What is Domino?

The domino is a game in which players place dominoes edge to edge to form a line of play. Each domino has a side that identifies it as one of several different numbers, and a blank or identically patterned opposite face.

The players draw a hand of seven dominoes. The player who draws the highest double goes first.


Domino’s mutant powers allow her to generate a psionic aura that influences the laws of probability, shifting odds in her favor. This ability manifests itself as an instinct for the right buttons to press, from shutting down a technology-disrupting device to winning a game of dominoes.

Domino was a survivor of the government’s Project Armageddon, a genetic engineering program that turned her into a precognitive weapons designer. She joined X-Force and helped found its Wild Pack (later renamed Six Pack) division.

The word “domino” appears to be derived from the Latin dominus, or master of the house. It may also be linked to the hooded masks worn in carnivals that resembled the traditional white and black appearance of domino tiles. The name may also refer to the way the tiles were traditionally used to settle disputes over traditional grazing boundaries in rural England.


In most domino games players place their dominoes in a line touching each other and joining on their ends. Then they score based on the exposed dots of the end dominoes, unless it is a double (known as a spinner) which can be joined on two sides.

When a player has played all his or her dominoes, the player calls “out” and scores. The winning player then receives the total number of opponents’ unplayed dominoes.

The game begins with a shuffle and each player draws seven dominoes, then turns over those he or she doesn’t want to play. Some rules specify the player with the highest double makes the first play, while others require that a player draw from the boneyard to break a tie.


There are a wide variety of domino games. The most popular in the West are the Block game and the Draw game. Both are played with a standard double-six set, but can be expanded to larger sets such as a double-nine or even a double-twelve.

Most domino connection games are shedding games in which the goal is to be the first player to play all of your tiles. However, there are some games that require particular configurations of dominoes on the layout to score. These include matador, where you must play a number that adds up to seven, and muggins, in which the goal is to make the open-end pips on the layout a multiple of five.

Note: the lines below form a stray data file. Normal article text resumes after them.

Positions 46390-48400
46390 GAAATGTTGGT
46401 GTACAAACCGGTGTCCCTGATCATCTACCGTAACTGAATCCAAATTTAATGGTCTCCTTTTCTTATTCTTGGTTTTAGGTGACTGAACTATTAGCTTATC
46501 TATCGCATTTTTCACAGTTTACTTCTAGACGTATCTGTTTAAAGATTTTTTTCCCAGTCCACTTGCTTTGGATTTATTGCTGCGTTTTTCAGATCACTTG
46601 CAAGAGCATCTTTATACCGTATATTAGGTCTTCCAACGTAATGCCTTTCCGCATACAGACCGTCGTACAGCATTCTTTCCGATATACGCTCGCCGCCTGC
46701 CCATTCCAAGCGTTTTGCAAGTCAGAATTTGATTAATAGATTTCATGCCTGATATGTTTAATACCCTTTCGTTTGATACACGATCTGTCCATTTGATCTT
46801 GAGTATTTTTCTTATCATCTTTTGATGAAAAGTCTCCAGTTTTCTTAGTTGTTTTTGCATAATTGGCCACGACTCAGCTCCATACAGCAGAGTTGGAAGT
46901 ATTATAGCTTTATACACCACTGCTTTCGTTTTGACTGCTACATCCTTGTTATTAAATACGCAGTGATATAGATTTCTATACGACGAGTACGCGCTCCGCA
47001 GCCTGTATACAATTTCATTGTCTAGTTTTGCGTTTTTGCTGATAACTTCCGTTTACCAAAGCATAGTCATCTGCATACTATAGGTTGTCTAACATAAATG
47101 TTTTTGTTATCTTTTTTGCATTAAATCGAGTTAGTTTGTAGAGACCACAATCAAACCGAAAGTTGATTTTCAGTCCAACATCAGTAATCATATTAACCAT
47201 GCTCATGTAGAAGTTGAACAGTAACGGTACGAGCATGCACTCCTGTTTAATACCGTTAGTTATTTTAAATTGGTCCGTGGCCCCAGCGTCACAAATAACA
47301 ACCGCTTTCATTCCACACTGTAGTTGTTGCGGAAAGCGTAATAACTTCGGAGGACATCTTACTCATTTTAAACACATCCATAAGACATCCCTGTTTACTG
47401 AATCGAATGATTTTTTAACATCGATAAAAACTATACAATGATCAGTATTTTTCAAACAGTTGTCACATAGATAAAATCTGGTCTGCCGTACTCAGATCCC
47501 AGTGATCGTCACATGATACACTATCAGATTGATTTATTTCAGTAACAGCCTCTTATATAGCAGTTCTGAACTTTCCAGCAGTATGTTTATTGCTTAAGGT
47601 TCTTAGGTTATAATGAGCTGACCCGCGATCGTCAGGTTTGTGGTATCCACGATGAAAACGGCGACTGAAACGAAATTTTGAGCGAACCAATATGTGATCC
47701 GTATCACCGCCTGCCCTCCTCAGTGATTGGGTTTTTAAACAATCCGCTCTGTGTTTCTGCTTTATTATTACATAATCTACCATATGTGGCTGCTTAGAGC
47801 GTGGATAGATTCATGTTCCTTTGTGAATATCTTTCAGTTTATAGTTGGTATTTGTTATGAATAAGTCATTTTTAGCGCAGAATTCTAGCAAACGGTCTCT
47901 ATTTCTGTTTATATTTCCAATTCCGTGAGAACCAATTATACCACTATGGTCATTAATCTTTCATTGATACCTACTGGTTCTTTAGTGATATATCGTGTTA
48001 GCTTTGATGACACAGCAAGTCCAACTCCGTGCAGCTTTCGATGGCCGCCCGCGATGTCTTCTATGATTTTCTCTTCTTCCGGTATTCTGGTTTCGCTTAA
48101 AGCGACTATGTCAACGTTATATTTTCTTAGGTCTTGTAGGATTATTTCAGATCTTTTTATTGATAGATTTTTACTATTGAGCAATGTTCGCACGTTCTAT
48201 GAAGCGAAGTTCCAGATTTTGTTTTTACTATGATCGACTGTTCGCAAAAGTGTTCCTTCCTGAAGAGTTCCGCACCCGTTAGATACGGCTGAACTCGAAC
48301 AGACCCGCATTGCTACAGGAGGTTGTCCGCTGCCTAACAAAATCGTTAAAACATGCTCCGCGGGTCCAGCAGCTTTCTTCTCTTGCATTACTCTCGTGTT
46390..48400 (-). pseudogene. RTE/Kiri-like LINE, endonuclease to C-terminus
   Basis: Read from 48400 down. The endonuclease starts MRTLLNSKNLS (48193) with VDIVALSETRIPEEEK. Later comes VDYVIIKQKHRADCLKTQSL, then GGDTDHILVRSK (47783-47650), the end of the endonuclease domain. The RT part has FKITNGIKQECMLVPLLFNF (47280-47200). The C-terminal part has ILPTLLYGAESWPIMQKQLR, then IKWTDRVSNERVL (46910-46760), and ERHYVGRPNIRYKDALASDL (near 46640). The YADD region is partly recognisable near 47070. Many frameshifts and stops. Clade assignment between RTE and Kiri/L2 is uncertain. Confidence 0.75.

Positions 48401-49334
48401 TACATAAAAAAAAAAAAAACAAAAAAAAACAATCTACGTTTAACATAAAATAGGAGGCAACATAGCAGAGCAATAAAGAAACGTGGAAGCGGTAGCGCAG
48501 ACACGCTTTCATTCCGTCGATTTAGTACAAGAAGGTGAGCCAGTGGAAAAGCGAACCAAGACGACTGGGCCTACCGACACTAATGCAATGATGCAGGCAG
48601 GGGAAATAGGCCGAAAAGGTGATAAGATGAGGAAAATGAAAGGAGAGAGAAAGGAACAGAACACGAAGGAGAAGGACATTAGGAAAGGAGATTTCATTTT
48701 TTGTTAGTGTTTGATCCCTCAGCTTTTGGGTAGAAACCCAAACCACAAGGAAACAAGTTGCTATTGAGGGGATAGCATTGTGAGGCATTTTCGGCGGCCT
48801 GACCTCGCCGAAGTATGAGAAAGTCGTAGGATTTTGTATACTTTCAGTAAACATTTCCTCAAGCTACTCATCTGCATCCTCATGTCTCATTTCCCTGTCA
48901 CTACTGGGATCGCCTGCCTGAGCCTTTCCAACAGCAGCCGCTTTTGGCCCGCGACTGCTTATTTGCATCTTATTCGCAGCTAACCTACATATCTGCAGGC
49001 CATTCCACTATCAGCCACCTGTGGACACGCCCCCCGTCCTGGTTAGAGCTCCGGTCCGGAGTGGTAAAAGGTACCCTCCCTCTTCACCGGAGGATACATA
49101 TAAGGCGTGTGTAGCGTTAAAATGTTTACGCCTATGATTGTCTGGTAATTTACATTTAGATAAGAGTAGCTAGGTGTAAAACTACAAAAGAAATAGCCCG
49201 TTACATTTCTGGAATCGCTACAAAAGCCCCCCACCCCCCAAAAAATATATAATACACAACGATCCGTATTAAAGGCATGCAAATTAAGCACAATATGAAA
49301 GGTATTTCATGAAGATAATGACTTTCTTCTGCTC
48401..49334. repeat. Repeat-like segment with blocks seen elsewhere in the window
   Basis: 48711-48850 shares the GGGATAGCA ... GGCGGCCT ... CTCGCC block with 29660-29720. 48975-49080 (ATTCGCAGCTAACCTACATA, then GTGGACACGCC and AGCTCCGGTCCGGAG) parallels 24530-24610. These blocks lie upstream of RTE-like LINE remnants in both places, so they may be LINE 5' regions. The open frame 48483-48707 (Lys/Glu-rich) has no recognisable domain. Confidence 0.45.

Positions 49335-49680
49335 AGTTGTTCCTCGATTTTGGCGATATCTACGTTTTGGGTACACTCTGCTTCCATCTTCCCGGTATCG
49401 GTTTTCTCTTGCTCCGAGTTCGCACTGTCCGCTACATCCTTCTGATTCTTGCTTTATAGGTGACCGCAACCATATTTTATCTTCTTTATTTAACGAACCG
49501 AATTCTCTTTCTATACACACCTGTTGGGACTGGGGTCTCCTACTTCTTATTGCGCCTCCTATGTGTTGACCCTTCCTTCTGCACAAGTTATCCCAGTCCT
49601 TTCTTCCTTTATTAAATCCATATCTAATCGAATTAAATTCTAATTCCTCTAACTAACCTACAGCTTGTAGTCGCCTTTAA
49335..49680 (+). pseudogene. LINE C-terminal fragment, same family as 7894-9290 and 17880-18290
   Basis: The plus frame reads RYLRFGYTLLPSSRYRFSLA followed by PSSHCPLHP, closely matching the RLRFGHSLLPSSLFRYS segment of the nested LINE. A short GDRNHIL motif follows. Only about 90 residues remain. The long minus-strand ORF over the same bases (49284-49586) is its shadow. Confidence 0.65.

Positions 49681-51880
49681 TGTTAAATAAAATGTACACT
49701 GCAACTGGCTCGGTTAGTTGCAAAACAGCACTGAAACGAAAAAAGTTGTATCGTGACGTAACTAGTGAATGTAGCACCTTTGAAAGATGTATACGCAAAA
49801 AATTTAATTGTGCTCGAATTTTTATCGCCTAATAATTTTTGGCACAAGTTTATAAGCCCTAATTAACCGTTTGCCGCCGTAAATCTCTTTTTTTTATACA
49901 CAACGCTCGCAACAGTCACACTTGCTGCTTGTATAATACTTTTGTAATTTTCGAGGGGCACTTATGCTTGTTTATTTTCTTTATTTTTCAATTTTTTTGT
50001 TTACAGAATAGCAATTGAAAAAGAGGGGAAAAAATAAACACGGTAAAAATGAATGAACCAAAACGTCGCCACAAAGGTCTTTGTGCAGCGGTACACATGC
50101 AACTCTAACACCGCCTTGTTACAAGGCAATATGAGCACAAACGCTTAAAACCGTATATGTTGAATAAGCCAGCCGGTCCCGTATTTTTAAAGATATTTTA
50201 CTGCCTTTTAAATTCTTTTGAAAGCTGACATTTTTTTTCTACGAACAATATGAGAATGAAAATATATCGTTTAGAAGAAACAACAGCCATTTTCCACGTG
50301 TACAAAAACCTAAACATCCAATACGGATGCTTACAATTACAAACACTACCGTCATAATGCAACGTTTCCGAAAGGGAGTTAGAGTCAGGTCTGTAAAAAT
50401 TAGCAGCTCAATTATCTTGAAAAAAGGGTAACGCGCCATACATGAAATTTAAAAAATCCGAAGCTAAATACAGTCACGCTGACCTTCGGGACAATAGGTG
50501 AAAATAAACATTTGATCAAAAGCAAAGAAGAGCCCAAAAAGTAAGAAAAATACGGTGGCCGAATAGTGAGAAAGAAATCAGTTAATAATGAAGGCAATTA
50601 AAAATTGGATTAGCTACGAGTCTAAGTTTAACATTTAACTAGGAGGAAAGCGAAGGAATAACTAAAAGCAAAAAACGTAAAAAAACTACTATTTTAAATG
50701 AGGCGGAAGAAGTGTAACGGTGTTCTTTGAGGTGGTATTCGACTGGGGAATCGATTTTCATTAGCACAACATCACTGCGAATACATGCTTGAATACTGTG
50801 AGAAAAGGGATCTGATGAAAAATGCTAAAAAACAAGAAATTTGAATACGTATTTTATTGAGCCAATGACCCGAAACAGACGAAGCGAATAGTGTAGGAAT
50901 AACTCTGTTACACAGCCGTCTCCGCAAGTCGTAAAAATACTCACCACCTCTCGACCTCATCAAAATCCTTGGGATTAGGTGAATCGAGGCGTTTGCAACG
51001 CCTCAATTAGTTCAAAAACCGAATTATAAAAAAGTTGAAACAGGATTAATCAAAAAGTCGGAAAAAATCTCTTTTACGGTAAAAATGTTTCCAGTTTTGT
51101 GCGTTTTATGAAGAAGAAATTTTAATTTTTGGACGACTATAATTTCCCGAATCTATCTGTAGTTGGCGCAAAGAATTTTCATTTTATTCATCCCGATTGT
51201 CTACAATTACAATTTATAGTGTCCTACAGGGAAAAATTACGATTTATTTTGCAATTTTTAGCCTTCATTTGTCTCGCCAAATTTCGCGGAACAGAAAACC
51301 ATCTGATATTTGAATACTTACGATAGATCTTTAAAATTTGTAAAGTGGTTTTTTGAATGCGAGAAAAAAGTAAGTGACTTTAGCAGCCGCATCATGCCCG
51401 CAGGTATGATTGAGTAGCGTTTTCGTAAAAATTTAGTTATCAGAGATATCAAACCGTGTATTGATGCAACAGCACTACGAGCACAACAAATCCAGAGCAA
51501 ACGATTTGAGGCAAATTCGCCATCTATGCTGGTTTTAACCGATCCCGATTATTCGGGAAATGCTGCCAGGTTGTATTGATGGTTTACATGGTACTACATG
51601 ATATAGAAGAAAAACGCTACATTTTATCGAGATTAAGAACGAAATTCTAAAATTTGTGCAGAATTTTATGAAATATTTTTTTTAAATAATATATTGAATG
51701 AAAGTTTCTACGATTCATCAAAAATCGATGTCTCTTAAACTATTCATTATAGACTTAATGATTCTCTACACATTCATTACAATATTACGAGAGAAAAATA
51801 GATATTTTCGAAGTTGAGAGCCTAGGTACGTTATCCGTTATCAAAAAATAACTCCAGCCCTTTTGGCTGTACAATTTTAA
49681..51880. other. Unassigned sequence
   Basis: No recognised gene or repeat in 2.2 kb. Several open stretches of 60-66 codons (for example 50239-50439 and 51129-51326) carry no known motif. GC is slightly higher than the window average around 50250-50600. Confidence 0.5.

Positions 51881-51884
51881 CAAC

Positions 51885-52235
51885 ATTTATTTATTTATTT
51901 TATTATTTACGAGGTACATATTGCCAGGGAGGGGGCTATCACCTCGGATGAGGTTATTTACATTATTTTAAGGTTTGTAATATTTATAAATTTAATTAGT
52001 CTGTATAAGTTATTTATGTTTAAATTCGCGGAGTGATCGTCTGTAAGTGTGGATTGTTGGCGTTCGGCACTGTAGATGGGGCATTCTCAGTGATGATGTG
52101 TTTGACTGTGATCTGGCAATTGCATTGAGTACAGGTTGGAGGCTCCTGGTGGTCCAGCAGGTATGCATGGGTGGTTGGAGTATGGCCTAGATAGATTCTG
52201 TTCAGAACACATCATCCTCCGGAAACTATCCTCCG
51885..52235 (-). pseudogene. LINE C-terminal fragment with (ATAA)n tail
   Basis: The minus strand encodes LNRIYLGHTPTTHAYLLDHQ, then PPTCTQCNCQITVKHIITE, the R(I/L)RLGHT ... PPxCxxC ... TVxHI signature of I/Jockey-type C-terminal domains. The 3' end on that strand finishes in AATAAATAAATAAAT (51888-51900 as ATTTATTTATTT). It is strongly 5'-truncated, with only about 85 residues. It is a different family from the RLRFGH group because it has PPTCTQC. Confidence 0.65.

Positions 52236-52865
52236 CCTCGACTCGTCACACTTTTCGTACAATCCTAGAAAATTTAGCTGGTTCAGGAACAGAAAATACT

In the Draw game, players draw fewer dominoes initially and can pass their turn if they are not able to place a domino. Moreover, the doubles serve as spinners, allowing the line of play to branch.


In modern times, dominoes are made out of a variety of materials. These materials include plastics, metals, stone and wood. They are also available in different shapes and colors. They can be used to build a number of different types of lines, fields and structures.

Domino sets are usually packaged in cardboard boxes or hard plastic cases. They come in various sizes and colors, and are suitable for all kinds of games. Many of them feature a debossed logo for identification. For example, the standard plastic dominoes from Maria Lamping are 4.8 x 2.4 x 0.75 cm (1.89 x 0.94 x 0.3 in) and weigh around 8 grams (0.28 oz) each.

In Europe, dominoes are traditionally made of bone or silver lip ocean pearl oyster shell (mother of pearl), ivory and a dark hardwood such as ebony with contrasting black or white pips (inlaid or painted). These are called vegetable ivory because they use tagua nut.


In scoring games, such as bergen and muggins, players count the total number of domino spots (or pips) in their opponent’s hand. This is an effective way to determine the winner of a hand. However, a player with a bloated hand may require some strategizing.

In British public houses and social clubs, a scoring version of fives-and-threes is often played. The objective is to attach a domino from a player’s hand to one end of those already played so that the sum of the end dominoes is divisible by five or three. One point is scored for each time this occurs.

Before starting to play, decide on a score goal. Most variations are played to 100, 150 or 200 points. The winning player is the one who has the fewest dominoes in their hand at the end of the game.

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